Nashville welcomed 2024 with an energetic New Year’s Eve bash filled with A-list music performances, flashy celebrations, and an estimated 200,000 attendees. The event, held at Nashville’s Bicentennial Capitol Mall State Park, featured headliners Lynyrd Skynyrd, Lainey Wilson, Brooks & Dunn, and Elle King among other artists.
Five Hours of Non-Stop Music and Entertainment
CBS broadcasted the event as part of their “New Year’s Eve Live: Nashville’s Big Bash” special. The free celebration lasted over 5 hours, from 7:30 PM CT on December 31st to 12:30 AM on January 1st.
The special was hosted by radio personality Bobby Bones and “Entertainment Tonight” correspondent Rachel Smith. It featured over 50 back-to-back music performances from Nashville’s biggest stars across multiple stages.
In a pre-event interview, Elle King described the event as “three hours packed with amazing talent and good energy to bring in the New Year.” Based on early reviews, King’s promise was fulfilled.
Country Classics Meet Today’s Rising Stars
The lineup appealed to wide-ranging musical tastes by including both contemporary chart-toppers and time-tested legends.
Country music fans were especially spoiled for choice. Superstar Blake Shelton performed his smash hits “God’s Country” and “Boys ‘Round Here.” Lainey Wilson, one of country music’s fastest rising new artists, sang songs from her album “Bell Bottom Country” like “Heart Like a Truck” and debut single “Things a Man Oughta Know.” Her set also included her vulnerable new ballad “Those Boots (Deddy’s Song).”
Meanwhile, southern rock icons Lynyrd Skynyrd closed out the night with classics like “Sweet Home Alabama” and “Free Bird,” capping their over 50-year career with one last New Year’s hurrah.
Other standouts were powerhouse Brooks & Dunn reuniting to sing “Boot Scootin’ Boogie”, breakout star Parker McCollum showcasing songs from his Hollywood Gold EP like “To Be Loved By You”, and King celebrating her new album “Come Get Your Wife” with the bluesy rocker “Wasted Words.”
Tribute to 50 Years of Hip Hop History
In a novel segment called “The Soundtrack of the South,” artists paid tribute to hip hop and its influence. Hip hop originated 50 years ago in the 1970s, blending musical styles like funk, disco, and soul with spoken lyrics.
The Nashville celebration traced hip hop’s evolution with covers spanning iconic jams like The Sugarhill Gang’s “Rappers Delight”, NWA’s “Straight Outta Compton”, and Missy Elliott’s “Get Ur Freak On.” Jimmie Allen and Little Big Town tackled Outkast’s explosive “Hey Ya!”, while recent Grammy nominee Mickey Guyton lead a ladies-only performance of Queen Latifah’s “U.N.I.T.Y.”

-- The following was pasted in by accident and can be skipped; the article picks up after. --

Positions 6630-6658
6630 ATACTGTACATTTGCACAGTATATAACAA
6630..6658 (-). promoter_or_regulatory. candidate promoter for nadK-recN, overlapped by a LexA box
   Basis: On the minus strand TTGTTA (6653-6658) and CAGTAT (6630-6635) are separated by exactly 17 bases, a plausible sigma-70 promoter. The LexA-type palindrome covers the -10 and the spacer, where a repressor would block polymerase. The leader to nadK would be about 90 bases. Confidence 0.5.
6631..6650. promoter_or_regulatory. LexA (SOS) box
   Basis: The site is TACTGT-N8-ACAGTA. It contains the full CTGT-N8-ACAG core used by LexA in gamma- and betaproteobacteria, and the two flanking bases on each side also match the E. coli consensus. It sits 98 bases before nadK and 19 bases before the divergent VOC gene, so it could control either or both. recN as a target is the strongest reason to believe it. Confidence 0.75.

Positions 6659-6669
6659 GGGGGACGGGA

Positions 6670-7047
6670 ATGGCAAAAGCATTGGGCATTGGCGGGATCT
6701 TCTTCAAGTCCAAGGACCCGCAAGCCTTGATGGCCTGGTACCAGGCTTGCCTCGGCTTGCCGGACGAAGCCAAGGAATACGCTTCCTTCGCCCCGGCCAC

Other artists like Uncle Kracker, Steve Moakler, Maggie Rose, and CeCe Winans also participated in the hip hop sets. The wide range of covers celebrated Nashville’s diverse musical roots while previewing hip hop’s continued growth.
Parties Across Downtown Keep the Celebrations Going
New Year’s Eve celebrations kick off in downtown Nashville. Photo credit: George Walker IV / The Tennessean
The New Year’s eve excitement spilled beyond the main stage and into Nashville’s lively downtown streets. Popular Lower Broadway bars and restaurants hosted their own celebrations filled with drinks, dancing, and music from local bands.
Theassive, synchronized downtown party gave visitors and locals alike the perfect backdrop to share a New Year’s kiss at midnight. Based on early turnout estimates, over 200,000 people rang in 2024 throughout Nashville’s various public celebrations.
Gearing up for 2024
While the New Year’s Eve musical extravaganza closes out a monumental year for Nashville, 2024 already shows signs of matching or exceeding this success.
The city has several high-profile events on the horizon that should continue attracting visitors and investment. For example, Nashville will host the 2024 NFL Draft in late April, drawing intense coverage and an influx of football fans. Early projections estimate over 200,000 attendees will fill Lower Broadway to capacity for Draft-related events.
Other upcoming events likely to draw big crowds next year include June’s CMA Fest country music festival and the Music City Grand Prix IndyCar race in August.
So while Nashvillians take today to nurse their celebratory hangovers, the city remains poised for another vibrant year of music, sports, and culture. Nashville’s star shows no signs of fading anytime soon.
WTVF NewsChannel 5. “How to Watch the NewsChannel 5 New Year’s Eve Special.” NewsChannel 5 Nashville, 31 Dec. 2022, https://www.newschannel5.com/news/how-to-watch-the-newschannel-5-news-years-eve-special.
Walker, George. “Nashville Celebrates the New Year at Bicentennial Capitol Mall State Park.” The Tennessean, 1 Jan. 2023, https://www.tennessean.com/picture-gallery/news/2024/01/01/nashville-celebrates-the-new-year-at-bicentennial-capitol-mall-state-park/72075311007/.
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